Why would a self-admitted Marxist and supporter of Fidel Castro’s Cuba collaborate with the agency that attempted to overthrow Castro (Bay of Pigs) and also planned his assassination?
Why would the CIA collaborate with an itinerant, chronic ne’er do-well, who was intermittently surveilled by the rival FBI?
Why is there no physical evidence of how the CIA actually carried out the assassination?
Why did the CIA allow Oswald to be captured and interrogated for two days by the Dallas police?
Why didn’t Robert Kennedy (RFK Jr.’s father), the country’s top law enforcement officer – with the resources at his disposal of everyone from local police forces to the FBI – attempt to uncover a CIA plot to kill his brother, whom he idolized and was his best friend?
We’ll never know, right? Well, we can come as close to knowing as anyone can about any historical event. No crime has ever been subject to as many official high-level investigations – four prestigious government panels: the Warren Commission, the HSCA, the Church Committee (to investigate CIA abuses), and the Rockefeller Commission on CIA activities. These committees included two future presidents, a vice president, a chairman of the Joint Chiefs of Staff, a Supreme Court chief justice, some of the country’s best senior lawyers and sharp junior lawyers looking to make their bones. All four panels failed to find any evidence of a tie between Oswald and the CIA, or any CIA involvement in the assassination.
Of course, the rejoinder is the CIA hid its role effectively.
The CIA? The folks who botched the Bay of Pigs, intelligence on 9/11 and Iraqi weapons of mass destruction, and most recently was deeply involved in the bogus letter about the Hunter Biden laptop? Is it even conceivable that this organization could hide all the assassination evidence and conceal a multilayered conspiracy involving so many people, none of whom is ever named by conspiracy theorists, with no one talking in 60 years and not having one investigation discover it?
Whom to believe? An RFK Jr. who offers zero evidence, or the unanimous conclusion of so many researchers who could have built bigger careers by producing a shred of proof implicating the CIA?
The living memory of historical events is ephemeral: people who lived through those events eventually die. The two most consequential days in 20th century American history were December 7, 1941, – Pearl Harbor, and November 22, 1963, – JFK’s assassination. Soon, everyone who lived through Pearl Harbor will be gone, and with the 60th anniversary of the assassination coming this November the number who remember where they were when JFK died is dwindling. When living memory disappears, even cockamamie bar talk will persuade -3some people that they now have the inside story.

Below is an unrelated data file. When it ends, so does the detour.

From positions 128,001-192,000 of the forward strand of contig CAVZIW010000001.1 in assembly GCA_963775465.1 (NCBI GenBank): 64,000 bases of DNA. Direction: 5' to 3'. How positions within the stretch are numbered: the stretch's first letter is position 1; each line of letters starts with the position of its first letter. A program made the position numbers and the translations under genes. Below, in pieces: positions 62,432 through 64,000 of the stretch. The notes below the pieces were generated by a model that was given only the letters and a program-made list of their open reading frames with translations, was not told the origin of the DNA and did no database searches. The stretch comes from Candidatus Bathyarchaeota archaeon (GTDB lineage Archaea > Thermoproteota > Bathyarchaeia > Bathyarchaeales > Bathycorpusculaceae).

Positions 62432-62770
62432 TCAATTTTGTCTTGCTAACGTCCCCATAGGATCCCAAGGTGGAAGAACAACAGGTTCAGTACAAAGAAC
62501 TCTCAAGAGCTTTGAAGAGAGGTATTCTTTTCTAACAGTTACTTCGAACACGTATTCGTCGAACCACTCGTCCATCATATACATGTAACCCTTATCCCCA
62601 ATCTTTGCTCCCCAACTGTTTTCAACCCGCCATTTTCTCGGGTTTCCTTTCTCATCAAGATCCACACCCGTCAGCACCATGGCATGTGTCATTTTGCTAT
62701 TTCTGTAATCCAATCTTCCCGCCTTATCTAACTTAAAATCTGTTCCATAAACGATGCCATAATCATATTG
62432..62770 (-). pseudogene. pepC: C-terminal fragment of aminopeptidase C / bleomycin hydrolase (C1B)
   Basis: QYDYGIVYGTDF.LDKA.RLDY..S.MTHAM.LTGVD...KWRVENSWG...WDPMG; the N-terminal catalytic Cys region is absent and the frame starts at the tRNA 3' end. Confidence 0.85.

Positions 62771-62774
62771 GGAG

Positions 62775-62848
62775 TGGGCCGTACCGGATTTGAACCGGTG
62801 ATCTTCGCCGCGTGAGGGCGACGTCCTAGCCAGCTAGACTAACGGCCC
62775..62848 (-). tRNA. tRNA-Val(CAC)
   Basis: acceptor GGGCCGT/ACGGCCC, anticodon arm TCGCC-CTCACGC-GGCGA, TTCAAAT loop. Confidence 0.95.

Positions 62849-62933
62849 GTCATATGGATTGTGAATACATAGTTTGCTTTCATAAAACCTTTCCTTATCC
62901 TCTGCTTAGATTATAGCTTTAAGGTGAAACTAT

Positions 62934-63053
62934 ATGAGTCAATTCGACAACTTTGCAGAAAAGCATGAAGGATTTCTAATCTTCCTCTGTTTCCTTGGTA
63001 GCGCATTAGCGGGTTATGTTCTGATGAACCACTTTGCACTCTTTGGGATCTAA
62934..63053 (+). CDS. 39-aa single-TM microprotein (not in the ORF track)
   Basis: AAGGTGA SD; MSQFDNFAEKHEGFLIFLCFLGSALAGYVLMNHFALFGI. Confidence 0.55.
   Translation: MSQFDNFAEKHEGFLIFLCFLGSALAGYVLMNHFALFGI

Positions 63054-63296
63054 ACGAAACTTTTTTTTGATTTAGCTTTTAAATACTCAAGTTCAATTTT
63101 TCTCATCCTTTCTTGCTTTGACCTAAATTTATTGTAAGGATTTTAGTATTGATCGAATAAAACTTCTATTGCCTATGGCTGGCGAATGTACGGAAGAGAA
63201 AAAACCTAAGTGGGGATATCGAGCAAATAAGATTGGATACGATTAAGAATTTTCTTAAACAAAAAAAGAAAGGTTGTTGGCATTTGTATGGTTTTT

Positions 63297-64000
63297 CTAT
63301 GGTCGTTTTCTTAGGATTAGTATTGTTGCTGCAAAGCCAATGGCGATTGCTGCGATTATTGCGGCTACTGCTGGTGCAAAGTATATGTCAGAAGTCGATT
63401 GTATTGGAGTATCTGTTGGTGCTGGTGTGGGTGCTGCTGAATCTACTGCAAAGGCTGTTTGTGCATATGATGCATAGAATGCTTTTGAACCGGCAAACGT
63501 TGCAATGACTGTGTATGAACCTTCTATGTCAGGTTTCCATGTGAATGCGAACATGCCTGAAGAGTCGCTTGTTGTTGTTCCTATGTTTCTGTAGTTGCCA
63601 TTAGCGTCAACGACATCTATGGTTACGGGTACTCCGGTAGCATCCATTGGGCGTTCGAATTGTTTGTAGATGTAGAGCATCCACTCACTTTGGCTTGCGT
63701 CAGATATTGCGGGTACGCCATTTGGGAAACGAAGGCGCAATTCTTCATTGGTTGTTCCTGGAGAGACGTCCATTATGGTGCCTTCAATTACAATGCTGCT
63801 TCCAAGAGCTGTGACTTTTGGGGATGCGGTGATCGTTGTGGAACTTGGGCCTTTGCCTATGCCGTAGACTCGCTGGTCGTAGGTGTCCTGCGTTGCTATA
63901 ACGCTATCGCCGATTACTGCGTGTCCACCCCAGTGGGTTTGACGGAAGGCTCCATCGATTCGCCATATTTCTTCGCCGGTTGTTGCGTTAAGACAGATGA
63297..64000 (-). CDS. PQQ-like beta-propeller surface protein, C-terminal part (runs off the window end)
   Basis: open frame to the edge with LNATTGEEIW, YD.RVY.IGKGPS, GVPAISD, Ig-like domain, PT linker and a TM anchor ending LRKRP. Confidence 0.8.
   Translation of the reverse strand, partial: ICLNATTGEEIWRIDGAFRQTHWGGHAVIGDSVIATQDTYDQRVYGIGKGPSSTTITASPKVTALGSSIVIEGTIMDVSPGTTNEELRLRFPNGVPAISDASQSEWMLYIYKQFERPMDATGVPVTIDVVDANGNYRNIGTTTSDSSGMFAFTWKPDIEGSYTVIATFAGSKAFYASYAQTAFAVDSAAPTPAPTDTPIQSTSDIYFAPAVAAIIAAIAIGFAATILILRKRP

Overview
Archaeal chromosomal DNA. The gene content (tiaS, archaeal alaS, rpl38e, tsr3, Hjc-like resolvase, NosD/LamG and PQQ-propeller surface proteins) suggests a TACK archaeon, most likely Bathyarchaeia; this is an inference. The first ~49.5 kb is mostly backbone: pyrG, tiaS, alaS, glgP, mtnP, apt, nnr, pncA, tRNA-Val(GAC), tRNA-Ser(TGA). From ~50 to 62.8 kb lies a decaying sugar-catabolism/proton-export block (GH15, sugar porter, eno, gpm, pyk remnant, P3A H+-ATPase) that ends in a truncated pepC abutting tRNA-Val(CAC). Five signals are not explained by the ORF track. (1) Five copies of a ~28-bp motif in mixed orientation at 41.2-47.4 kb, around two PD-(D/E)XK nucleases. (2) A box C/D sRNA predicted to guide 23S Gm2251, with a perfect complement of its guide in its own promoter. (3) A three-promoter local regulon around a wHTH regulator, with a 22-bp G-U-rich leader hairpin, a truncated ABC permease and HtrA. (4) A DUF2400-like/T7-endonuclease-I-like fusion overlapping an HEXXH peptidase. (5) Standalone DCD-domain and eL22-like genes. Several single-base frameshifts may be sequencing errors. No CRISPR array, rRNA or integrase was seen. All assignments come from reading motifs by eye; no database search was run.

Some say, what difference does it make at this point who killed JFK. Presidential candidate Robert Kennedy Jr.’s revisionism is an unambiguous response to that question and as to why history matters. Because people who believe such fictions as those RFK Jr. propagates will, as the saying goes, believe six impossible things before breakfast.
About the author:
Cory Franklin, physician and writer is a frequent contributor to johnkassnews.com.
He was director of medical intensive care at Cook County Hospital in Chicago for more than 25 years. An editorial ng the pathologists who studied it intently but had no idea what body part it could be. This was before it was known as trolling.)
There is a lesson here. The next time someone tells you, with unmistakable conviction, that he believes in “the science,” gladly offer to discuss science with him over a sandwich. Give him a choice, chorizo or perhaps kosher salami. board contributor to the Chicago Tribune op-ed page, he writes freelance medical and non-medical articles. His work has also appeared in the New York Times, Jerusalem Post, Chicago Sun-Times, New York Post, Guardian, Washington Post and has been excerpted in the New York Review of Books. Cory was also Harrison Ford’s technical adviser and one of the role models for the character Ford played in the 1993 movie, “The Fugitive.” His YouTube podcast “Rememberingthepassed” has received 900,000 hits to date. He published “Chicago Flashbulbs” in 2013, “Cook County ICU: 30 Years of Unforgettable Patients and Odd Cases” in 2015, and most recently coauthored, A Guide to Writing College Admission Essays: Practical Advice for Students and Parents in 2021.